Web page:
U.S. employment costs rose 0.8 percent in the fourth quarter, just below market forecasts, as wage growth picked up and the increase in benefit costs slowed, but inflation once again outpaced the increase in worker paychecks, a government report showed on Tuesday.

The increase in the Employment Cost Index, a broad gauge of what employers pay in wages and benefits, matched the third quarter's 0.8 percent gain and was slightly below Wall Street forecasts for a 0.9 percent advance.

Wages and salaries grew 0.8 percent in the October-to-December period, after a 0.6 percent gain in each of the three previous quarters, while benefit costs rose 1.1 percent after a 1.3 percent advance in the third quarter.

The milder-than-expected increase in costs may temper inflation concerns in financial markets. Still, the Federal Reserve is expected to raise official interest rates later on Tuesday to keep the economy and price pressures on an even keel.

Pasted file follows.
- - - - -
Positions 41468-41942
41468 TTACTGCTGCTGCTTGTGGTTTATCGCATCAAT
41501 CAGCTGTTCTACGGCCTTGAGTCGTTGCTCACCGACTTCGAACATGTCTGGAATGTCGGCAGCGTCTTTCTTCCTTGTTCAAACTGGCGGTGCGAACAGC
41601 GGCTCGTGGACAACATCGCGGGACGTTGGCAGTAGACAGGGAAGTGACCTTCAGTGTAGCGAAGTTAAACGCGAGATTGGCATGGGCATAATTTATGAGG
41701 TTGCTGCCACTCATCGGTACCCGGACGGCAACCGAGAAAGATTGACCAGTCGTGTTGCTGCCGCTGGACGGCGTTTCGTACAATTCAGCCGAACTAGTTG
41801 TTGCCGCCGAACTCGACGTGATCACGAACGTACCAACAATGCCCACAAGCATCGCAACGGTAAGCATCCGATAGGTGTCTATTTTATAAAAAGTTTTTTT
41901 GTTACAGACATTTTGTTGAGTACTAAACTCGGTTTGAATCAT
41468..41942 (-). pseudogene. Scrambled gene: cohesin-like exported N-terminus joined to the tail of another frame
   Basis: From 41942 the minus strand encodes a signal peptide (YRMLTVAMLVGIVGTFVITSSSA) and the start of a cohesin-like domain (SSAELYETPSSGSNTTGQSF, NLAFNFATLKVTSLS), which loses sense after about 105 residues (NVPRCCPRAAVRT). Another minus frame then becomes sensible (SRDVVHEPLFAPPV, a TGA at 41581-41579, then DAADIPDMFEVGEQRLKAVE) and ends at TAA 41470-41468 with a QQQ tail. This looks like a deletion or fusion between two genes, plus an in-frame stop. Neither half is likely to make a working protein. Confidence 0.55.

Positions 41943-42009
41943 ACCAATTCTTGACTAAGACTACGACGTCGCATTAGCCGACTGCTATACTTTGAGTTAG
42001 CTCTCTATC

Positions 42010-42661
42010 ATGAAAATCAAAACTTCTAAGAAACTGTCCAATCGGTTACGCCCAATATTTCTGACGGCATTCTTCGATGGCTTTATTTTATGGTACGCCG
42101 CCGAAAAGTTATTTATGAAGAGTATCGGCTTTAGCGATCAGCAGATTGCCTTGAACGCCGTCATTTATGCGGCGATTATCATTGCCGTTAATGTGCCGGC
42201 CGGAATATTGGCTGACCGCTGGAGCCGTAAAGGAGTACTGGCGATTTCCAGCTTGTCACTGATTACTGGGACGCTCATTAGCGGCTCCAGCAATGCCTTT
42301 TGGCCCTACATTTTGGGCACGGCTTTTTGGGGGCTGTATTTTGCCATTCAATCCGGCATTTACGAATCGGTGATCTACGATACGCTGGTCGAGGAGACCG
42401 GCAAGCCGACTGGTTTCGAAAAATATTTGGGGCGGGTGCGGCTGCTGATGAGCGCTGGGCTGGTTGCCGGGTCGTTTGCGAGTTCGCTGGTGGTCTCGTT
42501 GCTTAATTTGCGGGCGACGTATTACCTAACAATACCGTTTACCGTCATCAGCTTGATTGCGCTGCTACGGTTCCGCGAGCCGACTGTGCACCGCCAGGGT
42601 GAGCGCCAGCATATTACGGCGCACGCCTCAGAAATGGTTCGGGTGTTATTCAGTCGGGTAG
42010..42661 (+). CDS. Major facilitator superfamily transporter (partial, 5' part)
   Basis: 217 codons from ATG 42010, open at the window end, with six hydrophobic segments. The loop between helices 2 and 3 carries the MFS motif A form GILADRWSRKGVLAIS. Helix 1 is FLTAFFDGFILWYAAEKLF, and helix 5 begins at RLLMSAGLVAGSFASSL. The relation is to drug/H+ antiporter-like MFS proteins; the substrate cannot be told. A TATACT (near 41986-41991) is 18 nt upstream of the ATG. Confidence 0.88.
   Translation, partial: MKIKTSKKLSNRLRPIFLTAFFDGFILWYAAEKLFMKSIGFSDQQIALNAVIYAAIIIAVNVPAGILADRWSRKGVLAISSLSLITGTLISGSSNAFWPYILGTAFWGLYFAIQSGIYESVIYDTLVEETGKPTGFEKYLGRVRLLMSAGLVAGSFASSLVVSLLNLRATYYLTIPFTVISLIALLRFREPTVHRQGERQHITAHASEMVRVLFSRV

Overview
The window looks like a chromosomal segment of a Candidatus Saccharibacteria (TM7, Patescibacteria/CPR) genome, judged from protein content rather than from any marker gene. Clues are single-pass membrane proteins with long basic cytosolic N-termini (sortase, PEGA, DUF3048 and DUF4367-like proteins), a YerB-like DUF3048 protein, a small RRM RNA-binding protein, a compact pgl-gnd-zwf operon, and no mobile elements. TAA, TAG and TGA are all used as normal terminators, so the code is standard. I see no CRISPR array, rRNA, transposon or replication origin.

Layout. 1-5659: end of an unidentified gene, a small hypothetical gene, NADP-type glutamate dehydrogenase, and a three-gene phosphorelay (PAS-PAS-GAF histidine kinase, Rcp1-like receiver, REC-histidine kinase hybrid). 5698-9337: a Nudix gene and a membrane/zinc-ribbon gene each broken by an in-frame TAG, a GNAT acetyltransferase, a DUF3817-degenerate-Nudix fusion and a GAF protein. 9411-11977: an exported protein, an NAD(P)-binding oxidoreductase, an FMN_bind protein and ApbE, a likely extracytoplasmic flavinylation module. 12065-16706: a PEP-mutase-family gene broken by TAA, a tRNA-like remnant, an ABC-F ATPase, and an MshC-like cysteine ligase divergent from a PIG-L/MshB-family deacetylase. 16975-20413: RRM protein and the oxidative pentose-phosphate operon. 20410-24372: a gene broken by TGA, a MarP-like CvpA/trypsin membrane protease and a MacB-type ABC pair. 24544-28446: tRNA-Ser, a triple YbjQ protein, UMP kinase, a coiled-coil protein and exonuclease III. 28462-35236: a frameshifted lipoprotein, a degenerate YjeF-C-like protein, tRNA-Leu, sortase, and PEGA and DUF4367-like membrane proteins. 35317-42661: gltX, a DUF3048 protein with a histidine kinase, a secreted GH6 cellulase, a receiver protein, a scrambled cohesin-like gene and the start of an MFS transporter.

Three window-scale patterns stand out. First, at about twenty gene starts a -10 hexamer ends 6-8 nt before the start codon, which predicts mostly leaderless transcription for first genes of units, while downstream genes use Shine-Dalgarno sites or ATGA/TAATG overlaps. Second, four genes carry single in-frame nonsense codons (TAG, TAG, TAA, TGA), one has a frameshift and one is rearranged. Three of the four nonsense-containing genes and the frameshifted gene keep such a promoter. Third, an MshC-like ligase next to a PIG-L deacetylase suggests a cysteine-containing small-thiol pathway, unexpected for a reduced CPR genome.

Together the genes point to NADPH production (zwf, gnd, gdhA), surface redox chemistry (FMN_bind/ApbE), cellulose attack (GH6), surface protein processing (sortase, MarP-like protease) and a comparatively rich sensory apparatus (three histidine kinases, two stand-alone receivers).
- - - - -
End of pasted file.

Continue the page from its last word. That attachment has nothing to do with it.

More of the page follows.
The Labor Department said total employment costs have risen just 3.1 percent over the past 12 months, with wages and salaries up 2.6 percent and benefit costs 4.5 percent higher.

When inflation is taken into account, compensation costs actually shrank 0.3 percent in the last year, the first calendar-year decrease since 1996. But it was the second straight quarter in which inflation-adjusted costs have fallen, after a 1.5 percent drop in the third quarter.

In the 12 months to December, inflation-adjusted wages were down 0.8 percent, the fifth straight quarterly drop. That means worker paychecks bought less than a year earlier, mostly due to soaring energy costs. Benefit costs increased 1.1 percent.